/ 16 May 2008

The hungry stats hole

In 2003 the South African Cabinet approved the use of antiretrovirals (ARVs) in the public sector and in early 2004 the programme started. Now in its fifth year, government often claims that it is the “largest treatment programme in the world”. While public health workers and activists might disagree on some aspects of the roll-out, they agree that it is an important vehicle to transform the lives of ordinary people living with HIV/Aids and a vehicle to strengthen the public health sector by increasing spending and training.

But five years later government is not able to provide accurate figures about how many people are on ARVs in either the public or private sectors. Nor can it share the “lessons learned” and health outcomes. Few providers in the private sector are willing to do the same.

For any government to admit that it has no clue is worrying: the department of health told Parliament about two months ago that although it was aware of how many people have enrolled for the programme, poor data collection means it has no idea how many people have stayed on it.

South Africa’s official country progress report, submitted to the United Nations General Assembly special session on HIV/Aids (Ungass) in February, says that in 2007 of the “889 000 people who needed treatment, about 488 739 (55%) were enrolled and 371 731 (42%) initiated on the ART programme”. But according to independent data collected by civil society we estimate that, at best, the figure of 375 000 patients was reached only in February 2008, a full year later.

Then there is information collected by the monitoring and evaluation cluster in the department of health, data which was not publicly available until recently. It shows that from 2004 to September 2007 about 418 000 people were “enrolled” in the programme. The information is concerning. In the fine print beneath the tables of enrolment figures it cautions that “the interpretation of patient numbers … should take into account the effect of patients who are lost to follow-up, deregistered and those who died after the commencement of treatment. This information is not currently captured. Provinces are in the process of starting to report on these indicators.”

In other words this information tells us nothing about the number of patients who receive treatment, nor how many have been lost: a disturbing sign that little emphasis is placed on continued monitoring and evaluation of treatment outcomes.

These outcomes are important because patient attrition rates are a major indicator of the success of any treatment programme. It is meaningless to know how many patients are enrolled without knowing how many are continuing treatment.

Such statistics serve little purpose. They also obscure information about the rate at which the programme is growing, which is critical not just for evaluation progress but also for future projections. The average monthly growth rate in the Western Cape, the only province that took patient loss into consideration, is 12% — much lower than the other provinces that reported only cumulative figures, such as average monthly growth rates of 26% in Gauteng to 69% in Mpumalanga.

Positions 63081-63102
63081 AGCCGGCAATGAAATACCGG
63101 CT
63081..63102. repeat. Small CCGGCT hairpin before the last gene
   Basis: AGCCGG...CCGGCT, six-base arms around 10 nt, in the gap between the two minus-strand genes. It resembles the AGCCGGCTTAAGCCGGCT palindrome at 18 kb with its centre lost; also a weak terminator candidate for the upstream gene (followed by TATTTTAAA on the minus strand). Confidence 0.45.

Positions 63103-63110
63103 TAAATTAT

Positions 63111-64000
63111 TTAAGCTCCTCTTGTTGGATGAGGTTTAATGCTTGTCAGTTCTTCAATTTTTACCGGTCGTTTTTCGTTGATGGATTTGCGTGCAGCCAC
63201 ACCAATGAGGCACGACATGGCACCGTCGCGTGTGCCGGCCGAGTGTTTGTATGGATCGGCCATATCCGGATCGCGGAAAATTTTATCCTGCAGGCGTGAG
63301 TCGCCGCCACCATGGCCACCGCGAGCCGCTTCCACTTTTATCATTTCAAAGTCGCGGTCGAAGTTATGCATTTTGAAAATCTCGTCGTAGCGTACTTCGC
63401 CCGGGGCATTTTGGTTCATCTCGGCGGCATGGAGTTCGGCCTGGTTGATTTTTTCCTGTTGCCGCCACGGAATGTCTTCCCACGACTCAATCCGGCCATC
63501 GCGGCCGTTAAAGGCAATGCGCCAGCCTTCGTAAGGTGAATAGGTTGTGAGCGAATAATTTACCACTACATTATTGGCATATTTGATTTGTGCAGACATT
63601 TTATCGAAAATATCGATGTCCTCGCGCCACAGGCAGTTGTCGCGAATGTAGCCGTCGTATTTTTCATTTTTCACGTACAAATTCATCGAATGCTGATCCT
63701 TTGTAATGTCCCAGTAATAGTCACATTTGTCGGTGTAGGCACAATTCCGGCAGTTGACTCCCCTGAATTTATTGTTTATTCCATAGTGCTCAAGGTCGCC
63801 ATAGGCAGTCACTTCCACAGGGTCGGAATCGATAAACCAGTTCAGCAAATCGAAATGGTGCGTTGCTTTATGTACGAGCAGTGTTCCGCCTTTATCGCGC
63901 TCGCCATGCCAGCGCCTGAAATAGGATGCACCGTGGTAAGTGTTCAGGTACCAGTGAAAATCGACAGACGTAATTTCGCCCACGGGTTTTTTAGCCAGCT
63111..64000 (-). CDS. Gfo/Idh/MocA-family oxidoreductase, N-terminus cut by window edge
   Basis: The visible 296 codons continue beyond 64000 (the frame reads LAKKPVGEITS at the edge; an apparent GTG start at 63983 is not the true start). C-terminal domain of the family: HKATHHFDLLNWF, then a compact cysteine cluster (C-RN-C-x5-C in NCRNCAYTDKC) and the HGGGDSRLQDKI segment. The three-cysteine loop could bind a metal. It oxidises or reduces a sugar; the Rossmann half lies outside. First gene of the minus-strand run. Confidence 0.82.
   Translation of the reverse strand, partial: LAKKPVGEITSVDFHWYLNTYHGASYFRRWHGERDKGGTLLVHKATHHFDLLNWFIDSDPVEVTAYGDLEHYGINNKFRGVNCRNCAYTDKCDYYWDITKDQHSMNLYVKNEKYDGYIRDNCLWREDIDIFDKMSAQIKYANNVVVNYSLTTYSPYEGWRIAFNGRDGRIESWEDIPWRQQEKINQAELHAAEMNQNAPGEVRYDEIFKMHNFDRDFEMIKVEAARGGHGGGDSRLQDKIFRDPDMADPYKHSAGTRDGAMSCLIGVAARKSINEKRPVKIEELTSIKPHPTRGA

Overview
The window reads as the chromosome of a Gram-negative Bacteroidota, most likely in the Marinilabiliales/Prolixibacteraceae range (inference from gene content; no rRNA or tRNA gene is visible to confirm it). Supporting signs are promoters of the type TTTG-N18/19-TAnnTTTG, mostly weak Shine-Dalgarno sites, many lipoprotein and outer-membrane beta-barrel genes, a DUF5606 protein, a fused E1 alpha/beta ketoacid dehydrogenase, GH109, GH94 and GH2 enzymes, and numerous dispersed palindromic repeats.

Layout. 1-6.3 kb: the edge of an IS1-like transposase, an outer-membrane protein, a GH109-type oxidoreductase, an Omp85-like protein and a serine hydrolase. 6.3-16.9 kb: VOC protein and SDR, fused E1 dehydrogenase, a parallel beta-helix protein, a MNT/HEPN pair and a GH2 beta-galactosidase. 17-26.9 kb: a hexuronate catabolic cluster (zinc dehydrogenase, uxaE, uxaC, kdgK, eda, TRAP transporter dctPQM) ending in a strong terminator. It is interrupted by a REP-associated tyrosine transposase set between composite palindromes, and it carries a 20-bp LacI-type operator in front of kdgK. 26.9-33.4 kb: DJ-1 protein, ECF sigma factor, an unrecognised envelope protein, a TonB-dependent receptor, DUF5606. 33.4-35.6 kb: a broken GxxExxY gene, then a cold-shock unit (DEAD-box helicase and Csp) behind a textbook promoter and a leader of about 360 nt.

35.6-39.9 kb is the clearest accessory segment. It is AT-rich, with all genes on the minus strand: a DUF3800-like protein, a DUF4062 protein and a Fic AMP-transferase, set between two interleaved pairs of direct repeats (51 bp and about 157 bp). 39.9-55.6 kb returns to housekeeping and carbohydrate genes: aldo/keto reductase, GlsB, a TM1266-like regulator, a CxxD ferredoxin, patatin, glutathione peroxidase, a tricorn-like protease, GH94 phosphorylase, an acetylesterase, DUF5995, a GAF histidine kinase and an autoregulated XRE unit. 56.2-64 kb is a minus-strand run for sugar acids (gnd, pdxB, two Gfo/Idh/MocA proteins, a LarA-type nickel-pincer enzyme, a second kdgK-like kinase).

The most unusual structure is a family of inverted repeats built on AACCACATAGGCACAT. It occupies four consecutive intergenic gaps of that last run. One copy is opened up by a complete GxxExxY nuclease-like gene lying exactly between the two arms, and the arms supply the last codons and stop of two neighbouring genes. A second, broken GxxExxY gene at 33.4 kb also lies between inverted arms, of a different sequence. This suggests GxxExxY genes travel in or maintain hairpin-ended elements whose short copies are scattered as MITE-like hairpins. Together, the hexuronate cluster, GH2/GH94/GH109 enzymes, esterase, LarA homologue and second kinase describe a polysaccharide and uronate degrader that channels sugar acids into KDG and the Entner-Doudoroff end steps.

There is no meaningful basis for gauging the overall velocity of the national treatment scale-up. Importantly, it casts doubt on the 2008 ARV drug tender, for which bids have already closed. How did this process continue in the absence of reliable data about existing patients and projected patient growth?

What is going on? Why is it that provinces — with the exception of the Western Cape — are not compelled to get better data? Why have we waited five years to contemplate better monitoring and evaluation systems?

Compared with other African countries, such as Rwanda — which has collected accurate and useful data — government cannot use the excuse of “poor infrastructure”.

If we can provide ARVs to people in urban, informal-urban and rural areas, then surely with political will we can collect data on the effects of the programme?

We should be able to explain why some people stop treatment or are getting it elsewhere. This will not only help with better planning, but also increase the number of people on treatment and meet the target of treating 80% of those in need by 2011, as set out in the National Strategic Plan on HIV/Aids.

In the private sector no one –including regulatory bodies — has an accurate picture of treatment numbers. Data collected by the Aids Law Project a year ago indicated that at least 100 000 people were on treatment in the private sector. But the SA 2008 Ungass report claims that the figure is about 75 000. If this is true, what happened to those 25 000 people? Have they died, stopped taking drugs, moved to another country or enrolled in public health programmes?

Does the department of health really know what is going on? Has it considered the overlap of public and private patients that cross regularly between workplace programmes, medical schemes and the public sector?

We are a middle-income country — the old excuse of “limited resources” will not hold water anymore. We have no reason to behave like an economic basket case, because unlike other African countries we actually have substantial resources, infrastructure and expertise.

What we lack is political will. The health minister continues to respond with a sense of half-hearted obligation: doing just enough to placate critics of the notorious delay in making ARV treatment available but lacking genuine commitment to addressing Africa’s greatest health challenge.

Paula Akugizibwe is the TB and HIV/Aids officer at the Aids and Rights Alliance for Southern Africa. Fatima Hassan is a senior attorney at the Aids Law Project